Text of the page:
Why We Intervened in Travel Ban Case



The Jewish Federation of Greater Seattle is proud to stand with Washington Attorney General Bob Ferguson in his legal challenge of the President’s executive order against immigrants and refugees. We are heartened and grateful that the U.S. Court of Appeals yesterday unanimously upheld Judge James Robart's decision to stop enforcement of the order nationwide. It is our hope that the friend-of-the-court brief that we filed played a part in persuading the appeals court to rule as it did.

Our history as a refugee people and the Jewish values that define us compel us to oppose this executive order. It is not a decision made lightly. Over thousands of years, time and time again, the Jewish people have been forced to flee menacing hatred and violence. Just about every family in our community has a story recounting the personal struggle of relatives who escaped oppression. My own grandparents fled Russia and Hungary to avoid persecution.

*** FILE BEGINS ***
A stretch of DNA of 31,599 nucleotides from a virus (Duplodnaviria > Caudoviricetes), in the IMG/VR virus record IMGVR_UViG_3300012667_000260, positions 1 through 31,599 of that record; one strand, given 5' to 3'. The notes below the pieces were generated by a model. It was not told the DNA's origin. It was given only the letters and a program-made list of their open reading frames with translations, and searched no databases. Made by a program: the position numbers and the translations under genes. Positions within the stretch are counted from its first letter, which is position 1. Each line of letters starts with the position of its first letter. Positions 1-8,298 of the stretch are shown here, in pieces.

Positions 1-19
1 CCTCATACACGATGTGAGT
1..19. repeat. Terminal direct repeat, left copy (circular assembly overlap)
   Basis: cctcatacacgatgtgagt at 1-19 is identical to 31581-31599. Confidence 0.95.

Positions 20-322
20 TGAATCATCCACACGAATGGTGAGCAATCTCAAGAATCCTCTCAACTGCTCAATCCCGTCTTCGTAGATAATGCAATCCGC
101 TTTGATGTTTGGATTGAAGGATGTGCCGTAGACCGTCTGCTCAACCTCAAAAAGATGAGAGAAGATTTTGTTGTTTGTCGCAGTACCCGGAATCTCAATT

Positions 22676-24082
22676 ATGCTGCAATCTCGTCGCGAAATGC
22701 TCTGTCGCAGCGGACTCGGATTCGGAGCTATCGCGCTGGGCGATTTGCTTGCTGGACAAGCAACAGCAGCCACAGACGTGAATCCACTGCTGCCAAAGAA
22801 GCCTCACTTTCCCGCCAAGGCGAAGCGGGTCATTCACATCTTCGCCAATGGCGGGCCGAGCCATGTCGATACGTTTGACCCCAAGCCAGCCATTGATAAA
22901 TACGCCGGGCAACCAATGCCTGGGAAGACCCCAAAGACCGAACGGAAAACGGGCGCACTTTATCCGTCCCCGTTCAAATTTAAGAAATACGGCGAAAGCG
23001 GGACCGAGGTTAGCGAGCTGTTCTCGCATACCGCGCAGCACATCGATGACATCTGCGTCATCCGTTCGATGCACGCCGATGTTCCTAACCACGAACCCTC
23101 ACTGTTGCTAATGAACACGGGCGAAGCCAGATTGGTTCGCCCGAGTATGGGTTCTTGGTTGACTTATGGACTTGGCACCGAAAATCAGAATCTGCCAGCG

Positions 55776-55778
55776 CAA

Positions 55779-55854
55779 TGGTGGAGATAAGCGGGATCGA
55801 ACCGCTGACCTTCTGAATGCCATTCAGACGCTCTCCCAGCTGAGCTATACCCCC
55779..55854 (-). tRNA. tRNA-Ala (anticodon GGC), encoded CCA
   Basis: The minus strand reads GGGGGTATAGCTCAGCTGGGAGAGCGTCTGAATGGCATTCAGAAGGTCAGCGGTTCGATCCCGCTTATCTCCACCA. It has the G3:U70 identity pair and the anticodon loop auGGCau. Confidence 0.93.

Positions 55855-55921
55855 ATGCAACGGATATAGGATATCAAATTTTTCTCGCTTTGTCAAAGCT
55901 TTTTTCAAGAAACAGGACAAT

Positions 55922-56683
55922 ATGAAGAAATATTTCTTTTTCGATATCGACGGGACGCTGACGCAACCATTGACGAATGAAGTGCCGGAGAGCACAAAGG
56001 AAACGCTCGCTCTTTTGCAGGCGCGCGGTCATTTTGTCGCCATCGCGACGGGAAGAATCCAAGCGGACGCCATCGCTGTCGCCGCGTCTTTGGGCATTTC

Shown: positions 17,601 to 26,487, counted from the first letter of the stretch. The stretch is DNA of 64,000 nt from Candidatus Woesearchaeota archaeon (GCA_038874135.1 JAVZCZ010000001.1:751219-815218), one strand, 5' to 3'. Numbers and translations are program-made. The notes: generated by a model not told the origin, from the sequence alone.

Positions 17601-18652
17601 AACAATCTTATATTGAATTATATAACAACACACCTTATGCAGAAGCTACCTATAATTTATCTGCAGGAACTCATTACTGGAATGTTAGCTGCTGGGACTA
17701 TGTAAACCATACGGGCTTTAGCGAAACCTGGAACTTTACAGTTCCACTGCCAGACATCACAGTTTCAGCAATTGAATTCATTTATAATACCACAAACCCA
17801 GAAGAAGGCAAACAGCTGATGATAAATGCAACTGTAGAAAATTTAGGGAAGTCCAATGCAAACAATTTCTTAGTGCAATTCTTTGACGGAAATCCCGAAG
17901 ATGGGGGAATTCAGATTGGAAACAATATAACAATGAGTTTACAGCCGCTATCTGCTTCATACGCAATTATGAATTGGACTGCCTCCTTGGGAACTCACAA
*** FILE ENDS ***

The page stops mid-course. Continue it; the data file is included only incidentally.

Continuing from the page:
Like other immigrant communities - when our families arrived in America, often they were unwelcome. We were “otherized” by our foreign language, culture and religion. Yet we stayed. We built better lives, thanks to the opportunities that America offered. Washington State, in particular, has grown and prospered, thanks to the hard work of immigrants making a fresh start in our state. The story of the Jewish community, like the collective story of the United States, is one of immigrants finding refuge and freedom in America, getting a second chance, and making the most of it. Today’s immigrants are no different.

The Torah teaches us to welcome the stranger because we were once “strangers in the land of Egypt.” As the leading advocate for our Jewish community in the Puget Sound region, we firmly oppose bigotry and discrimination, in whatever forms they take.

We are inspired by the personal story shared by Matthew Bergman, the Seattle attorney who donated his time to prepare our appeals court brief. Even as his family in Europe languished in the Lodz Ghetto, Matthew’s grandfather - who immigrated to the U.S. in 1909, settled in Seattle in 1912 and served in the Navy during World War I - spoke out against internment of Japanese-Americans in concentration camps during World War II. He declared: “Religious and ethnic discrimination anywhere is a threat to Jews everywhere.”

We could not have stated our perspective and our resolve any better. Each of us has a responsibility as Jews to speak out and stand firmly for what we believe.